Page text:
1. Welcome Friends into our Homes. This is huge, something I've shied away from my entire adult life. It's ok to invite friends over even when there's more cat fur under the furniture than is still on the cat. Even when I could write my name in the dust on the television screen, when the kitchen sink is overflowing and the counter tops are invisible, when the to-be-folded laundry baskets look like a snapshot of the Alps. And along with that, I'm having to learn it's ok to say "Sure, come over" even if I don't have on makeup, even if haven't brushed my hair today, even if my blue jeans are holey (and not in the fashionable sense).

2. Pick Up the Phone. With caller ID, it's easy to just reject that phone call, pretend we're not available. But if a friend calls to talk, it's important to talk if we really can. If not, we call back later. There is no substitute for our time. No matter how many household chores are waiting, no matter if we would prefer to decompress with a favorite television show, no matter if we'll end up staying up an extra half hour--we must offer up what little we can of ourselves, even if it's just an ear a hundred miles away.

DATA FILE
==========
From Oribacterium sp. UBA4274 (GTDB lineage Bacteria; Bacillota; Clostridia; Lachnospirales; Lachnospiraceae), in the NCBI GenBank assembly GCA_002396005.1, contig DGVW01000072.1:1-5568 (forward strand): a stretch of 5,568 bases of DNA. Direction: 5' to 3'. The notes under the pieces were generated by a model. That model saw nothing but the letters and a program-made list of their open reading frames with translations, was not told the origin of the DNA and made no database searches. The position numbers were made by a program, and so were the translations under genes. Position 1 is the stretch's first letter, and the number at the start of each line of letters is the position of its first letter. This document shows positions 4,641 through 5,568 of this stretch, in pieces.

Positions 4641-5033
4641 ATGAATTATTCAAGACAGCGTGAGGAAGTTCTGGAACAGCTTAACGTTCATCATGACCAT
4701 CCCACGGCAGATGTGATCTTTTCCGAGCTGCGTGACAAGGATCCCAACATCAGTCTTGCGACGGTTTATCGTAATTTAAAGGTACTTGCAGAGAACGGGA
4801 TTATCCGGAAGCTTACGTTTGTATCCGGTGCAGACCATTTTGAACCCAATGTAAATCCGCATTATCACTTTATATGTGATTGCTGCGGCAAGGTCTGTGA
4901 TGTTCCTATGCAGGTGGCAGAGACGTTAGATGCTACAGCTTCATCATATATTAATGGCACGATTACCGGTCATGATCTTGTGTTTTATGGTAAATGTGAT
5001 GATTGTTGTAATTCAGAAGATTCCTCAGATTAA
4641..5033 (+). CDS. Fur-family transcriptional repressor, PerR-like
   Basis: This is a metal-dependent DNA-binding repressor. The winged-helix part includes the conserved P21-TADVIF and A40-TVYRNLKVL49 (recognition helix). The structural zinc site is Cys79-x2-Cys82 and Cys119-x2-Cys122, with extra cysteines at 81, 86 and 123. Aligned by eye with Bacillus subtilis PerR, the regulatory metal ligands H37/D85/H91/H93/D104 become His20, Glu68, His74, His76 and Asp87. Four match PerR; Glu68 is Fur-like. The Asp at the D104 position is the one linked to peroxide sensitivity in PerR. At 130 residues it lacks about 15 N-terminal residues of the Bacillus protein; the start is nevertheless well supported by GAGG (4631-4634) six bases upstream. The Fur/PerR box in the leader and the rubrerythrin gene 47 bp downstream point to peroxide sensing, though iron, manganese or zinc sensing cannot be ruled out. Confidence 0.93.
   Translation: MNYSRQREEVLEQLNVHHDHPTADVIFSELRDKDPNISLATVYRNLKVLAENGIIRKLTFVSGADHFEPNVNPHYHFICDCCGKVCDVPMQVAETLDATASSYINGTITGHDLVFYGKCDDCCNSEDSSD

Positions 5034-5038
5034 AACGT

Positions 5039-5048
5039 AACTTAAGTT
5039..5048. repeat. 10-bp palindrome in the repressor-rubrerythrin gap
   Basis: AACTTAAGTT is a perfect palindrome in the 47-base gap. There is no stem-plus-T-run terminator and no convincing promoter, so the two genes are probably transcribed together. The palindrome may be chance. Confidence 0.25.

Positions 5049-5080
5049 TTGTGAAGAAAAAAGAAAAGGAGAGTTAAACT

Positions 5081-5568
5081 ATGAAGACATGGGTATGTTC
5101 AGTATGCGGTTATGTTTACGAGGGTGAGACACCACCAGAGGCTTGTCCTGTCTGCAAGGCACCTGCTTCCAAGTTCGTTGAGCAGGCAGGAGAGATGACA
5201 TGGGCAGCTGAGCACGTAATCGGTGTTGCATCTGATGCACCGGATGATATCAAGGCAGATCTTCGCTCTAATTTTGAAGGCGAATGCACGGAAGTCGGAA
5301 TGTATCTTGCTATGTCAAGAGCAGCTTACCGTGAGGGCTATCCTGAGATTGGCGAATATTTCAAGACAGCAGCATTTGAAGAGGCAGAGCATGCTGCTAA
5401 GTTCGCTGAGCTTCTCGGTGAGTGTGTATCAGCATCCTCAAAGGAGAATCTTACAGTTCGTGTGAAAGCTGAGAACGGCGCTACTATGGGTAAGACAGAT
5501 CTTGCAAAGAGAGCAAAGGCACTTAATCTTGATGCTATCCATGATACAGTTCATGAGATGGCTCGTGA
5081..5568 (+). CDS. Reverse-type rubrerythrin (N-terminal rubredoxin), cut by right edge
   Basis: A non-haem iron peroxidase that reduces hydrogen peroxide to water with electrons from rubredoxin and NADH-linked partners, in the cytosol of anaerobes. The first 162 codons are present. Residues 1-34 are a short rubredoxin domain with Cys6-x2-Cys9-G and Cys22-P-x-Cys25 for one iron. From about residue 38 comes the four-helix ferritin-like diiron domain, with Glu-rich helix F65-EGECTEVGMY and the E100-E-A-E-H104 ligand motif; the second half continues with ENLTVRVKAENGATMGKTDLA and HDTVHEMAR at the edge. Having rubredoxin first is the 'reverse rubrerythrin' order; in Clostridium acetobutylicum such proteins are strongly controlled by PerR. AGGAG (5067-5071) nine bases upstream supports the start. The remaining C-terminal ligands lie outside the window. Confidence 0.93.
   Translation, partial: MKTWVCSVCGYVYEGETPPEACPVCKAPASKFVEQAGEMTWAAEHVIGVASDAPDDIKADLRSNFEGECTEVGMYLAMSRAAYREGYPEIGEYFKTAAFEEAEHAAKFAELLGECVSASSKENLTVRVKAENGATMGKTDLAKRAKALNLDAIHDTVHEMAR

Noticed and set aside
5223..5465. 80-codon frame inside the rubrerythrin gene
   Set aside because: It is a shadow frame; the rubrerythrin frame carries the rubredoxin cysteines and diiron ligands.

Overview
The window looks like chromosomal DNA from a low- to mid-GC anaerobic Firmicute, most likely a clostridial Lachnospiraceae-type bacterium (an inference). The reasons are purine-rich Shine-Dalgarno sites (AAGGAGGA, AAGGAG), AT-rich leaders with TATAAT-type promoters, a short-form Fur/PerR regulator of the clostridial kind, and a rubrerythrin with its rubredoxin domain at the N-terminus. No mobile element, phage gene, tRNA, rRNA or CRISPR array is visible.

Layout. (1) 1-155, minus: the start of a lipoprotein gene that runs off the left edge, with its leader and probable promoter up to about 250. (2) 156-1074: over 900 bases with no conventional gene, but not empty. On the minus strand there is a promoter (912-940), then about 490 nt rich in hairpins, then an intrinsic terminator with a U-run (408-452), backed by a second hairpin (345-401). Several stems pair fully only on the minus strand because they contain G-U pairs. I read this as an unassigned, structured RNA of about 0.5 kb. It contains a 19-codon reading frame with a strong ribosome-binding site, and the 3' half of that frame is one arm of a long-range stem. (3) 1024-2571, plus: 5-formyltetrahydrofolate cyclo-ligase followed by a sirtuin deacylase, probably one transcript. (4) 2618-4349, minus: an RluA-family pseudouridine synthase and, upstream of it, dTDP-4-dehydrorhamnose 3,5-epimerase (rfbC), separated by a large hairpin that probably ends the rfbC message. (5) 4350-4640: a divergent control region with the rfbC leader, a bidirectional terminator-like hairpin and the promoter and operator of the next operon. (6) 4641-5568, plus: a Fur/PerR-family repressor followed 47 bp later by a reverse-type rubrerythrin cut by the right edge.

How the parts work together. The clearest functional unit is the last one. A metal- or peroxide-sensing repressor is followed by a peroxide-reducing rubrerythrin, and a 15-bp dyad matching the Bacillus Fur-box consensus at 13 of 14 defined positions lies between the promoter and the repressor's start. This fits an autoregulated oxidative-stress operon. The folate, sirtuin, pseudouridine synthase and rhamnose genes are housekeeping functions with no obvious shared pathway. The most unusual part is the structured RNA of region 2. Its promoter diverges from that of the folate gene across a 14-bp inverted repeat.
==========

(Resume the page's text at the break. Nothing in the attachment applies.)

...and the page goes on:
3. Write It Down. This past January, a relatively new friend sent me a birthday card. Honestly, I didn't know our friendship had progressed to the "I need to remember your birthday" phase. It was unexpected and in that, my heart was warmed. Email is good. A text that just says "I'm praying for you" is amazing. But in an uber-electronic era of instant thought, the simplicity, the slowness of picking out a paper card and putting ball-point pen to paper is all that more special.

4. Keep our Mouths Shut. We're the Jerry Springer, the Oprah, the reality TV generation where everything is for pubic consumption...only it's not. I'll repeat: it's not. Unless we have permission to tell a confidence, unless we're honestly concerned for someone's safety (and not in the gossipy "Did you hear about so and so? We need to pray for her" way), we keep our mouths shut. No blogging. No tweeting. No FaceBook updates. Just. Shut. Up.

Research shows that people with friends live longer. It makes sense. We were created for relationships--with God and with others.

It's high time we stop selling our relationships short.

7 comments:

  1. This post struck a chord. I've contemplated writing the blog post on the day I realized I didn't have to answer the phone. That day truly was an amazing, liberating day.